Wednesday, October 12, 2011

officially out of the Paleo closet

So before I left for El Salvador, I mentioned taking on the 30-day Primal Blueprint Challenge, which just ended yesterday and went pretty well. To confirm that I shouldn't be a hypocrite and keep eating well, the latest issue of our local Wilmington magazine, Out & About, came out last week. And hot off the press, there I am in a feature article about what I eat!

You can access the digital version at this link to read the full text:

I am pretty excited because it's the first time there's a ginormous photo of me filling up an ENTIRE PAGE in a magazine! Also because the interview is on a topic that I've become pretty passionate about, but have been a bit apprehensive about shouting it off the rooftops.

So yeah, it's official. I'm out of the closet now. The Paleo closet. I've been gravitating towards the Paleo Diet for the last few years after first dabbling in it during college back in 2001-ish. (Oh god. That was A DECADE ago. !!!) I haven't really blogged too much about it because talking about food and diet can be as controversial as religion and politics. I've met plenty of [insert religious group here] and um *cough*vegetarians*cough*, who either try to convert you and/or act like they are so much better than you. And I never want to come off that way.

I'm not going to pretend like I have it all figured out yet, but I do feel like I've been moving in the right direction. Some people call it eating like a caveman, or eating primal...I sometimes just call it my "cavegirl" diet. :) There are all sorts of variations on the Paleo Diet, like how the top of the pyramid above has the "optional" categories. Dairy or no dairy (I'm currently in the "no dairy" camp), nuts or no nuts (experimenting with no nuts right now since I can eat a whole bag like it's nothing), and macronutrient %'s for carbs vs fat vs protein. Food Coach Amy has really helped me dial it all in and move towards optimum race weight & body composition. When I'm training more (which is not right now), there are more carbos (from sweet potatoes and bananas).

It's been kind of an on-and-off relationship I've had with Paleo over the last few years, as I felt kind of like a foster kid moving from home to home: living out of a suitcase at training camps, jumping from homestay to homestay when I did that USA Ironman tour last summer. The food available in different countries and cooking facilities always varied, and at homestays I wasn't always comfortable voicing my dietary needs and preferences--when someone welcomes you into their home as a guest, you already feel like they are offering you so much...and that you shouldn't be so "picky." But I've finally started to see that it's completely reasonable for me to have a "special diet." After all, I'm a professional triathlete. Duh. It's part of the job description to eat what's best for me.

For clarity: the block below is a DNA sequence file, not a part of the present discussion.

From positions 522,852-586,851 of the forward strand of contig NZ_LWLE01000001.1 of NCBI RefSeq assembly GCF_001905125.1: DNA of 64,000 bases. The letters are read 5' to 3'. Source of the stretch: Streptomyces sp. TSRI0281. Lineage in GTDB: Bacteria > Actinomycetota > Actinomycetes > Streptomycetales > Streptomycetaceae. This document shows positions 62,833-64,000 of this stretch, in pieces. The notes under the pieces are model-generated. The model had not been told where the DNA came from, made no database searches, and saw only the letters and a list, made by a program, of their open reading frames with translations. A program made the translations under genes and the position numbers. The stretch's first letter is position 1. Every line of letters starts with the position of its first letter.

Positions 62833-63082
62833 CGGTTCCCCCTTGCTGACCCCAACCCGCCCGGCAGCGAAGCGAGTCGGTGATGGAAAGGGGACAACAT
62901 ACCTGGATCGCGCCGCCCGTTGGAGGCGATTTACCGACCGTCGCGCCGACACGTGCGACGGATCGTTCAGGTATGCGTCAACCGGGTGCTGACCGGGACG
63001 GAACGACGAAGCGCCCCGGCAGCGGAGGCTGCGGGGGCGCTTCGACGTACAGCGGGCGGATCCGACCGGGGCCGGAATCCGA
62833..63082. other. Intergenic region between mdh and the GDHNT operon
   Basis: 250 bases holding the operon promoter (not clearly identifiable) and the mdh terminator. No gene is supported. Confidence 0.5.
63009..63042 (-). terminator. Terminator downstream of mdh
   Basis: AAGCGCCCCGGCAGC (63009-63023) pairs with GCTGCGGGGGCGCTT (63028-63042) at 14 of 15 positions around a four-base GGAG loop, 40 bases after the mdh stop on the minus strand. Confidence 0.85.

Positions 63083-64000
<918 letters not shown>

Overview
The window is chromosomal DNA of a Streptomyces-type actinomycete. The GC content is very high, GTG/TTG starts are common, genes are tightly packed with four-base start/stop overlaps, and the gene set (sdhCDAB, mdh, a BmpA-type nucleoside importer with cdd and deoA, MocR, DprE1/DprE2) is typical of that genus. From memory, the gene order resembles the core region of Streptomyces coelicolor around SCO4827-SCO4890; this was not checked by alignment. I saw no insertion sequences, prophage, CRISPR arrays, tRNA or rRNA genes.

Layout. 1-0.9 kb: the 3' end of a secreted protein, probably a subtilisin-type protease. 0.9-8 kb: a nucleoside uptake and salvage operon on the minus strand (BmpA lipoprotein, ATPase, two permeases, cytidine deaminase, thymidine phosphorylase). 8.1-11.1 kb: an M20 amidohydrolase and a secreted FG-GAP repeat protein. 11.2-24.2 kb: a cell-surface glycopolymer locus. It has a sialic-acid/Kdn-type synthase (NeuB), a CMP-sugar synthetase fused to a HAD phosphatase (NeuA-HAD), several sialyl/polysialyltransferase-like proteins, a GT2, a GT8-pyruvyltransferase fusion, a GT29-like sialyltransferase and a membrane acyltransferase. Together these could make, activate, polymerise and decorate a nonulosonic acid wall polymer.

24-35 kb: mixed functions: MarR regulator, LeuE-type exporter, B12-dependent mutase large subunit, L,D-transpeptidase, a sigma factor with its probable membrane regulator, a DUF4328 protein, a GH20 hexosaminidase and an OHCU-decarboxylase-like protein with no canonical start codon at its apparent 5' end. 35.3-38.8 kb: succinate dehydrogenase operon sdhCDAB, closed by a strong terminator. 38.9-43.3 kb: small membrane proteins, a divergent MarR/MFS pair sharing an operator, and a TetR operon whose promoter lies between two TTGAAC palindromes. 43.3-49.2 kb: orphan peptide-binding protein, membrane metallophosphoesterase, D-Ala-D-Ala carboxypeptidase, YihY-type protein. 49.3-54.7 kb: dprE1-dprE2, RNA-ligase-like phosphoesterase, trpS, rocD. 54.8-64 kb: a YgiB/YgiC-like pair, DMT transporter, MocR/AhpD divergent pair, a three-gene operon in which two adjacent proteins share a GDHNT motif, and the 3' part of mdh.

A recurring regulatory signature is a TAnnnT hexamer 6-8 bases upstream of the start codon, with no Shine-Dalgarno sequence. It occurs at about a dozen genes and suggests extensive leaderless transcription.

Dating a Sherpa who eats the polar opposite of me can also be a challenge, but we make it work. (I am in charge of groceries, which means I make him eat more veggies.) What's helped the most is finally being able to stay somewhere long enough that I can get into a routine instead of having to change Wongstar HQ every 2-3 months. Oh yeah, it definitely also helps to have a regular paycheck so I can afford to buy organic and higher quality REAL FOOD!

Anyway, people are always interested in what I eat and I know there are others in the Paleo community who are endurance athletes trying to find their way. Like I mentioned in the interview, "I love food and I love to eat" (hahaha) so I'll be posting more about all this. In the end I think it'll also help me not feel like such a weirdo when I eat burgers with bacon but not the buns. ;)

I'll get into more details later, but one of the primary reasons I eat this way is because it's an anti-inflammatory diet. Of course after getting beat up by that minivan in Korea, I have more reason than ever to stick to this. Magical healing properties? Sign me up, please!

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